2. A repository, which contains this dictionary information and a complete coded representation of plans, models and designs, with tools for cross-checking, correlation analysis and validation.

Before implanting CASE and designing tools, a series of steps should be followed:

  1. Conduct a technology-impact study to determine how the basic business of the organization should change to maximize the opportunities presented by rapid technological change
  2. Evaluate how the organization should be re-engineered to take advantage of new technology
  3. Establish a program for replacing the old systems with the most effective new technology
  4. Commit to an overall integrated architecture
  5. Select a development methodology
  6. Select a CASE-tool
  7. Establish a culture of reusability
  8. Strive for an environment of open interconnectivity and software portability across the entire enterprise
  9. Establish inter corporate network links to most trading partners
  10. Determine how to provide all knowledge to workers with a high level of computerized knowledge and processing power
  11. Determine the changes in management-structure required to take full advantage of innovative systems, architectures, methodologies and tools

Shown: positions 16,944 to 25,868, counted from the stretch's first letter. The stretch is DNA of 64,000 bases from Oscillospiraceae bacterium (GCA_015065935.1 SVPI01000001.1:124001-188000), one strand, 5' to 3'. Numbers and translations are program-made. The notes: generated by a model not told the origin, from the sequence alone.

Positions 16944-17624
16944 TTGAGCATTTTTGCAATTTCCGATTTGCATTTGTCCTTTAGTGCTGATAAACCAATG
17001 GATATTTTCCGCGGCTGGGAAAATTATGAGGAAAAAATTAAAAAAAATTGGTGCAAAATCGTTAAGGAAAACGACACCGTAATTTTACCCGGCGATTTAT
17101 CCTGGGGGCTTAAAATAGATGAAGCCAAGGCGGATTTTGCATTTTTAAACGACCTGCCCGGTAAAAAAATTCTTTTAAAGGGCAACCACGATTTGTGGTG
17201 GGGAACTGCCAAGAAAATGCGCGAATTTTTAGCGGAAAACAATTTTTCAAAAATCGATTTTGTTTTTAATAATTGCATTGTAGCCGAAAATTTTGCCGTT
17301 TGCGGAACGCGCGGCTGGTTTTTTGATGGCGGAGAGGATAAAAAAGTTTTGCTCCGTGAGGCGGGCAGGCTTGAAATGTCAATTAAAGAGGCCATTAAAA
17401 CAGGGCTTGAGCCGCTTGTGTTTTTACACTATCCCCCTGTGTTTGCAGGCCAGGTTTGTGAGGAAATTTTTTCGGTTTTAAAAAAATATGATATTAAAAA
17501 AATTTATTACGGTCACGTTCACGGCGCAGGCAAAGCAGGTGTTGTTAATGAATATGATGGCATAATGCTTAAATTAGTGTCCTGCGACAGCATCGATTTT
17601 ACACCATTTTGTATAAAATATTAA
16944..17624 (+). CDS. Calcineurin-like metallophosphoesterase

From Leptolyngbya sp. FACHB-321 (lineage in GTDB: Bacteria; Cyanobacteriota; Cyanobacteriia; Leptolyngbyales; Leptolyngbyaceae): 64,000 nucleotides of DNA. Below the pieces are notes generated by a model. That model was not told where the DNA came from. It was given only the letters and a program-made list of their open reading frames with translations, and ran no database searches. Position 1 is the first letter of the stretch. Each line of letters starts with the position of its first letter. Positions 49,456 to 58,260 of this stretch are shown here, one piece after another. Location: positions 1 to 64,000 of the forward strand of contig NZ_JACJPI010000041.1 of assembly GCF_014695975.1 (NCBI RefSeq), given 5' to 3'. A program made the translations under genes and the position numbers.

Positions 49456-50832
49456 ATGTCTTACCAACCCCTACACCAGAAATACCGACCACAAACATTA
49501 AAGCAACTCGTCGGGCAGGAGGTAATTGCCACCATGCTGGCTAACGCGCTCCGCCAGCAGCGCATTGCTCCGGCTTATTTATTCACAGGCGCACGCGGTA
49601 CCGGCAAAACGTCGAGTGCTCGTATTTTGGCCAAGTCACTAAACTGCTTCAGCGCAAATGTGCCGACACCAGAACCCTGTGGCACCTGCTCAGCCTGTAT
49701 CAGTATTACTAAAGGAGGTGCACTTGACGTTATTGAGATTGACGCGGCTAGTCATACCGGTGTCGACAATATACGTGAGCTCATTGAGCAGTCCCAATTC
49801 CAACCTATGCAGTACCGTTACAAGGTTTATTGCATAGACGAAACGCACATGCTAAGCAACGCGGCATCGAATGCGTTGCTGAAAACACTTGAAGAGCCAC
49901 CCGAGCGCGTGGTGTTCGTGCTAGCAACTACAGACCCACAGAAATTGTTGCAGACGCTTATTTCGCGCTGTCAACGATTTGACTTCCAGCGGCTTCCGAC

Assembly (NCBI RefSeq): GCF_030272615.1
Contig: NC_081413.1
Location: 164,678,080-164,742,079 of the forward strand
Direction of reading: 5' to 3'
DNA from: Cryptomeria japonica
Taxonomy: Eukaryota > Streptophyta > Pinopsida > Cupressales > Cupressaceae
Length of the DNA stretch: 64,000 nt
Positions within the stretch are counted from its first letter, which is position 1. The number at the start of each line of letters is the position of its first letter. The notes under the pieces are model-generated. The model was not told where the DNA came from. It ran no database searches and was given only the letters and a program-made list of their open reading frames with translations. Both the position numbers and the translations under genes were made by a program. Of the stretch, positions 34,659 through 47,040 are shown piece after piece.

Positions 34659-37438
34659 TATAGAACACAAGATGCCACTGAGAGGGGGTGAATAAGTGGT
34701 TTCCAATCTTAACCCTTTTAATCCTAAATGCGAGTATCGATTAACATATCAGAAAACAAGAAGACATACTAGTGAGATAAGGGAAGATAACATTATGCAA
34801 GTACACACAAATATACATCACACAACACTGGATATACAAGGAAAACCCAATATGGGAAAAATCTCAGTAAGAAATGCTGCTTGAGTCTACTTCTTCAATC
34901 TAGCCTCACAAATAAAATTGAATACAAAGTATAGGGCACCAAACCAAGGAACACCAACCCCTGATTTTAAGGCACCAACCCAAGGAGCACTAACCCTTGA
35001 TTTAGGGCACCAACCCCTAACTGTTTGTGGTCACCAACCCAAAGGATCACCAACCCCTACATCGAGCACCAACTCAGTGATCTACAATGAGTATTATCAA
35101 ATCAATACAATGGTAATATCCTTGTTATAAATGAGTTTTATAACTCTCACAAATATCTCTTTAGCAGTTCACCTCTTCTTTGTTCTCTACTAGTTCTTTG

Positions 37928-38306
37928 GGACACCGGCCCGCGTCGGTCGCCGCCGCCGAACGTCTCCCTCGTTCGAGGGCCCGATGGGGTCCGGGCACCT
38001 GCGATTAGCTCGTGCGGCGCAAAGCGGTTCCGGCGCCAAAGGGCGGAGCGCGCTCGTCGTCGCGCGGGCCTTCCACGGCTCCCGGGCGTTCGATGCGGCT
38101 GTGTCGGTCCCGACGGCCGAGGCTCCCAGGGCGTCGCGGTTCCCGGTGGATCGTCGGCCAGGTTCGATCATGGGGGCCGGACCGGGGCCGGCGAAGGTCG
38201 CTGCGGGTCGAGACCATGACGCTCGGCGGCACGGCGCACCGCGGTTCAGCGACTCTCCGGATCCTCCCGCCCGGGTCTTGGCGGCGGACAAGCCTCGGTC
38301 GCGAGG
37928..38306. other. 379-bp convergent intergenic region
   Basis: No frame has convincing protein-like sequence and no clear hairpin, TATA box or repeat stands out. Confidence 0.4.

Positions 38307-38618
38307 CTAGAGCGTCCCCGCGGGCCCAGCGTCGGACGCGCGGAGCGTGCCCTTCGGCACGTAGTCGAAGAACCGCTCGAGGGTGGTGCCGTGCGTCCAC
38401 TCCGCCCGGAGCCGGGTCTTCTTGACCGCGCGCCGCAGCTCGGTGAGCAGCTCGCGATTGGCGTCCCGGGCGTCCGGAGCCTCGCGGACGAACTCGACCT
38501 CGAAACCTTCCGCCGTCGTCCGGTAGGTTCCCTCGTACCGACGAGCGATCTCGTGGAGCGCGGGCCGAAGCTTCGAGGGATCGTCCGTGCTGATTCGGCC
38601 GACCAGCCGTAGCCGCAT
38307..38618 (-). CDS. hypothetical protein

When an enterprise takes these actions ahead of its competition, it will gain a major competitive advantage. An enterprise should also be up-to-date because the rapid advances in computer technology allows the competition to get ahead of you. Some significant trends in the development of new system environments include:

  1. Low-cost MIPS, the price of fast processors is decreasing and even faster everyday
  2. Distributed computing environment, end-users are moving towards a multilayered distributed computer architecture
  3. CASE and I-CASE tools, highly integrated, repository-driven, computer-aided systems engineering tools are making it possible to generate application code directly from graphical specifications
  4. Forward/reverse engineering tools, re-engineering tools enable analysts to convert low-level data definition and unstructured process code into standardized data elements and structured code.
  5. New development methodologies, more efficient development life-cycle processes are making it possible to develop applications more rapidly and in closer coordination with end users.
  6. Growth of standards, standards are emerging that will govern the future evolution of hardware and software